[15] The Court when it delivered its decision advised that it would give its reasons as soon as it These are those reasons.

The Urgent Application

[16] Two orders were sought:

1. A certificate under s.17(2) of the Government Proceedings Act 1974 further to
paragraph [94](3) and (4) of the judgment in this proceeding of 17 May 2021; and

2. A direction or consequential order under rr 65, 169 and/or 206 of the Supreme Court (Civil Procedure) Rules 1980.

 [17] The Certificate of Judgment is an uncontroversial matter — it is simply the perfecting of the judgment delivered on 17th May 2021. Judgments are normally perfected, by being sealed or certified under Court Seal. The Registrar was directed to sign the certificate.

[18] The consequential orders granted were:

i. A permanent Order that the Proclamation of 0 le Ao o le Malo/the Head of State, Tuimalealiifano Va’aleto’a Sualauvi II, on Thursday 20 May 2021 for the first sitting of the 17th Parliament of Samoa on Monday 24 May 2021 is made in accordance with the requirements of Article 52 of the Constitution of the Independent State of Samoa and the declaration in paragraph [94](4) of the judgment of this Court on 17 May 2021, is of lawful effect; and

ii. An interim Order that any purported revocation of that Proclamation dated 20 May 2021, including the Proclamation made on 22 May 2021 is inconsistent with the declaration in paragraph [94](4) of the judgment of this Court and Article 52 of the Constitution of the Independent State of Samoa, and is thereby unlawful and of no effect, until further order of the Court.

iii. A permanent Order that the Clerk of the Legislative Assembly be served immediately with a copy of this Order. The Registrar was also directed to bring the Orders to the immediate attention of the Head of State and Attorney General.

[19] The amendment to the application for consequential orders concerns order number (ii). The Court considered that this order should be made on an interim basis; in the event the Head of State wished to apply to have the order set aside, an opportunity which was lost when the Attorney General left the hearing.

[20] As it transpires, an application to set aside the interim order was filed on 25 May 2021. The Court will consider this application which has been overtaken by events, in due course.


[21] The seriousness of the issue of the 22 May 2021 Proclamation suspending the meeting of the Legislative Assembly cannot be overstated. The Head of State on 20 May 2021 had ordered that Parliament be convened in accordance with the Constitution, steps required to be properly taken by the Constitution following a general election. As a constitutional issue, the Court is bound in accordance with its sacred duty to uphold the Rule of Law and the Constitution of the Sovereign and Independent State of Samoa to promptly meet and consider whether the Head of States purported suspension of a Proclamation properly and lawfully made by him two days earlier was lawful.

[22] It is accepted that in the ordinary course of events, the Court does not sit on a Sunday, and the rules provide that service of a document cannot be made on a Sunday.

[23] However, we were of the firm view that the importance of the constitutional issue and the urgency of the circumstances called on the Supreme Court to sit and consider the application as a maintenance of the rule of law issue.

[24] Furthermore the Attorney General was served on a Pickwick basis so that her high office had a chance to become fully aware of the ex parte application and appear, and hopefully provide constructive submissions. The Court wished and needed to hear from the Attorney General, but she declined the opportunity relying on procedural rules; we consider such reliance completely missed the point — Samoa was on the verge of entering a new legal and constitutional space. The Court needed to consider whether there was a proper basis for the suspension of the clear requirements of the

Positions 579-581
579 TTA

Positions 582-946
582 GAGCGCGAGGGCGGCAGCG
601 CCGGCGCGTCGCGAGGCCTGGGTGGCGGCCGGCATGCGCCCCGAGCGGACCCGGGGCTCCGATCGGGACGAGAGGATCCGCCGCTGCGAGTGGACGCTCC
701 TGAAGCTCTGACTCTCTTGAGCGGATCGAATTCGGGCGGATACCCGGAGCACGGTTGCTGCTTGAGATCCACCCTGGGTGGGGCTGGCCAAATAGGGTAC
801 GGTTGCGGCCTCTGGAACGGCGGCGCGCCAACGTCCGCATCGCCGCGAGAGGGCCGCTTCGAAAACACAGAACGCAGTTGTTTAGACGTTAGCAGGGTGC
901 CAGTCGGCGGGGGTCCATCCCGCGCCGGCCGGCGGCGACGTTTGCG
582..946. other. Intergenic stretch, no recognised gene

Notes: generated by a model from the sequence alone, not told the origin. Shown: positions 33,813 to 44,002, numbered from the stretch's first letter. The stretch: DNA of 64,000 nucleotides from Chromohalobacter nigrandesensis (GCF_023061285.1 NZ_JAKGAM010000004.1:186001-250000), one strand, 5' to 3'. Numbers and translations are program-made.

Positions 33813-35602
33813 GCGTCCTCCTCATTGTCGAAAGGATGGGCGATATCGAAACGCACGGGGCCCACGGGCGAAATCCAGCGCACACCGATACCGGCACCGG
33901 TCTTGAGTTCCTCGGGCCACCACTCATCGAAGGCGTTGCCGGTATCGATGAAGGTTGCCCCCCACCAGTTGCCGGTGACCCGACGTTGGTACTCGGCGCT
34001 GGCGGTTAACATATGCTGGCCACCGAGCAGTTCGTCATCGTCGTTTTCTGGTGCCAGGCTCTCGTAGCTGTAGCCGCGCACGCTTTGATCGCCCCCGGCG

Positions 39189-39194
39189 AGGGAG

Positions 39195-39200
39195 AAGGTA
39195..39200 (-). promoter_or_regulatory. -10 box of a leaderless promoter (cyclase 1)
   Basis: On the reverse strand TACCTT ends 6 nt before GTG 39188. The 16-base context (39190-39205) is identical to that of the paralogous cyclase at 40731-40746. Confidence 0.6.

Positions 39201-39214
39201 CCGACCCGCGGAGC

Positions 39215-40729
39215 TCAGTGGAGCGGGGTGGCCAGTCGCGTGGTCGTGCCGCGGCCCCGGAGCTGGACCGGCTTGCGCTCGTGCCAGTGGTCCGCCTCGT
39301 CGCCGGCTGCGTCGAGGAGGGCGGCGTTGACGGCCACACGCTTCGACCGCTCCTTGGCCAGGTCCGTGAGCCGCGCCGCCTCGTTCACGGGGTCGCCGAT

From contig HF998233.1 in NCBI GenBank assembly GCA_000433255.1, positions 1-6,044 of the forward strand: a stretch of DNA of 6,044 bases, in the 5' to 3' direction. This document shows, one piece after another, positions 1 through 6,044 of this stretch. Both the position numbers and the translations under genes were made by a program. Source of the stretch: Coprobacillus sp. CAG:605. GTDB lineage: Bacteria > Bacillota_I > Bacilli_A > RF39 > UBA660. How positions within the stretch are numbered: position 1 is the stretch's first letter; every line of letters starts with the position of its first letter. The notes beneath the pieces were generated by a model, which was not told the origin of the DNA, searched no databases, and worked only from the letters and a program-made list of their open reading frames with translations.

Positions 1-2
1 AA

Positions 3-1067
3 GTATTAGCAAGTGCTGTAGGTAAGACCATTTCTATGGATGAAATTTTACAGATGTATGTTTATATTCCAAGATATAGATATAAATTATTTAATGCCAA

[25] In the end, we had little option in the absence of the Attorney General and reasons from the Head of State but to consider this issue from the inferences that could be properly drawn from the Proclamation document itself which purports to rely on the Constitutional authority of the Head of State and Art 52 itself. We also had the benefit of submissions from Ms Heather Latu, the longest serving former Attorney General.

[26] We consider that the purported suspension is unlawful for the following reasons:

i. The suspension purports to countermand a lawfully made Proclamation in pursuance of the Head of State’s Constitutional obligation to call Parliament to meet not later than 45 days after the holding of a general election (Art 52 Constitution);

ii. The purported suspension is indeterminate. The convening of the Legislative Assembly cannot be left until someone decides that it is time for Parliament to meet, whenever that may be;

iii. The purported suspension was made without any reasons or explanation. We consider this is inconsistent with the degree of transparency necessary to guard against an arbitrary and improper exercise of power, a matter which applies to these types of discretionary decisions. This is particularly acute in the case of sensitive political situations such as that which has arisen;

iv. The Office of the Head of State is an office created and its powers defined by the terms of the supreme law of Samoa — the Constitution. We do not consider that the Constitution contemplates the existence of any other source of power of the Head of State, outside of the powers provided for in the Constitution; and

v. Art 52, which is relied on does not give the Head of State the power to avoid or disavow the Constitutional obligation to call Parliament to meet not later than 45 days after a general election.

[27] Costs reserved.

[28] We note as we have in the earlier decision in M.120/21 and M.121/21, that we do not make any criticism of the Head of State, or attribute to him any malevolence; it is clear that he has been poorly advised, and then left undefended before the Court.